Metal artist Leif Price sculpts his future from a life-long love of motorcycles

A grinder sends sparks flying on a metal insect like sculpture

Technologist by day, metal artist by night – Leif Price’s journey into the arts was an unexpected one. While he never thought he had an artistic bone in his body, he soon discovered his life-long love for bikes could turn into a long-term reward. From the use of motorcycle engines to various other car parts, this self-taught welder is creating some really cool works of art. 

Plano Magazine interviewed Leif to learn about his start into the metal arts world, some of the most memorable pieces created so far and what he’s learning along the way.

How did your journey to metal arts begin?

It was kind of an interesting path to get here. I’ve been riding motorcycles my whole life, mostly motorcross dirt bikes and about 12 years of street riding as well, but about 5 or 6 years ago I started having some real problems with my neck. I thought it was because of motorcross because it’s a very high impact sport, so I sold my dirt bike and thought, “what am I going to do for a hobby or passion?”  I decided I would like to try my hand at a custom motorcycle or old project truck, so I bought a welder. I still don’t have a project motorcycle or truck.

On Instagram, I stumbled across people doing metal arts, and one of the motorcycle forums I’m a member of – a guy was giving away a BMW motorcycle engine. No one was taking it, even though it had a lot of viable good parts in it so I said, “I’ll take it.” I created a lamp from some of the parts from that engine, sold it, and I’ve been doing it ever since.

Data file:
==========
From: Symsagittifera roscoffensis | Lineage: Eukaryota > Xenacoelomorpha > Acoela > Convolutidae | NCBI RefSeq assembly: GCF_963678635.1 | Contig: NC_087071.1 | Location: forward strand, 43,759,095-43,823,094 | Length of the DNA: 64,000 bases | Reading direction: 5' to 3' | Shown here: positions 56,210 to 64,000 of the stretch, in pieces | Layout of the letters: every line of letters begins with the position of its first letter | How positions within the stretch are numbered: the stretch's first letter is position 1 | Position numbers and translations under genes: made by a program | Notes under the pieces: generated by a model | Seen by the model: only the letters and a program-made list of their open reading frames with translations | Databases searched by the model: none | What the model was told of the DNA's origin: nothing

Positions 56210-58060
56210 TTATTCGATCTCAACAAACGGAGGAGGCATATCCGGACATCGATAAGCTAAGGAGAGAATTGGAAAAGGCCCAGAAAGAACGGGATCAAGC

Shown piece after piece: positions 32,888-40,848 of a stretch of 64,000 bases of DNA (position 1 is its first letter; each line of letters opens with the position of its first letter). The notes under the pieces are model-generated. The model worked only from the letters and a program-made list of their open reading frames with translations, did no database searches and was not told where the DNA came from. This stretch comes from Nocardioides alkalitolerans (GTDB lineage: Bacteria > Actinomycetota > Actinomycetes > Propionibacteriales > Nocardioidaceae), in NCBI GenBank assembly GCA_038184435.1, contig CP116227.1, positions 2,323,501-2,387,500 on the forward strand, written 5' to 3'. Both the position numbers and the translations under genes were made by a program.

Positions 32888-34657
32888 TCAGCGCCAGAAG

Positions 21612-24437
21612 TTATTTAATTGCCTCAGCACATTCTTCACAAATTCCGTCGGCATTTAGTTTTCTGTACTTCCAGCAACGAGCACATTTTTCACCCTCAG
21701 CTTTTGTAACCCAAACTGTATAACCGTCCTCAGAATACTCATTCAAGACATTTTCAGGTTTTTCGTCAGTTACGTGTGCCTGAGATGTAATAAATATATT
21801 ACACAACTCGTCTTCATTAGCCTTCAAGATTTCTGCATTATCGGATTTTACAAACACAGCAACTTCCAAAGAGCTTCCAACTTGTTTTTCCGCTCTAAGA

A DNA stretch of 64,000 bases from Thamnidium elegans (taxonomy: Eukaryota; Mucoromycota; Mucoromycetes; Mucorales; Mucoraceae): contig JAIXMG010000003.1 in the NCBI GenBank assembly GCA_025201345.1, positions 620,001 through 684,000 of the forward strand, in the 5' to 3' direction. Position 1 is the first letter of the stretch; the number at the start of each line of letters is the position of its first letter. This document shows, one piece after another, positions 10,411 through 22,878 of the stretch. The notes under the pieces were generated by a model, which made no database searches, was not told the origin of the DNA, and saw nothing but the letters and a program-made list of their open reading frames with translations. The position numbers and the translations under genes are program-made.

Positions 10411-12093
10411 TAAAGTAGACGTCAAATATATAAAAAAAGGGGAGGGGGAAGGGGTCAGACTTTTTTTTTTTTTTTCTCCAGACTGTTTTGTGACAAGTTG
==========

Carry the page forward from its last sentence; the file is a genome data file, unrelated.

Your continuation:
Exhaustopus by artist Leif Price photography Sylvia Elzafon

What are some of the favorite pieces you’ve created so far?

The last commission piece I created was for my neighbor’s business partner called, ‘exhaustopus.’ It was created from motorcycle headers (those were the tentacles), and then I formed the body using masonry nails. That was fun because my neighbor got to play an active part and see the progress. 

Another piece I created was a woman’s torso that was all made using about 70 bicycle chains. I found this huge stack of bicycle chains I had for years, so I started welding. You have to weld every single link, so it was a tedious process but it came out fantastic. 

How often are you creating new art?

I have a fairly low volume because I do have a full-time job. I do this on the side, mostly just on weekends where I only spend about 5-6 hours working on projects. So far, I’ve done about 10 commission pieces. I try not to do the same thing, so no two pieces are the same. 

What’s been the most interesting thing you’ve learned on your path as an artist?

One of the things that’s been interesting on my journey is just the learning process as you go. When you first start off, you’re just kind of sticking stuff together. Then over time, you start progressing and focusing a lot more on the details and taking a lot more thought and time before creating something. I have been trying to focus more on organic looking pieces and have even started to incorporate other mediums such as wood and epoxy resin.

You see a lot of artists that focus on one style, but I haven’t found what some people call “their voice.” I’m still going down the path of finding what that is. 

You can follow Leif on his metal arts journey and contact him if you’re interested in buying his work on Instagram @tempest.metal.arts.

@tempest.metal.arts

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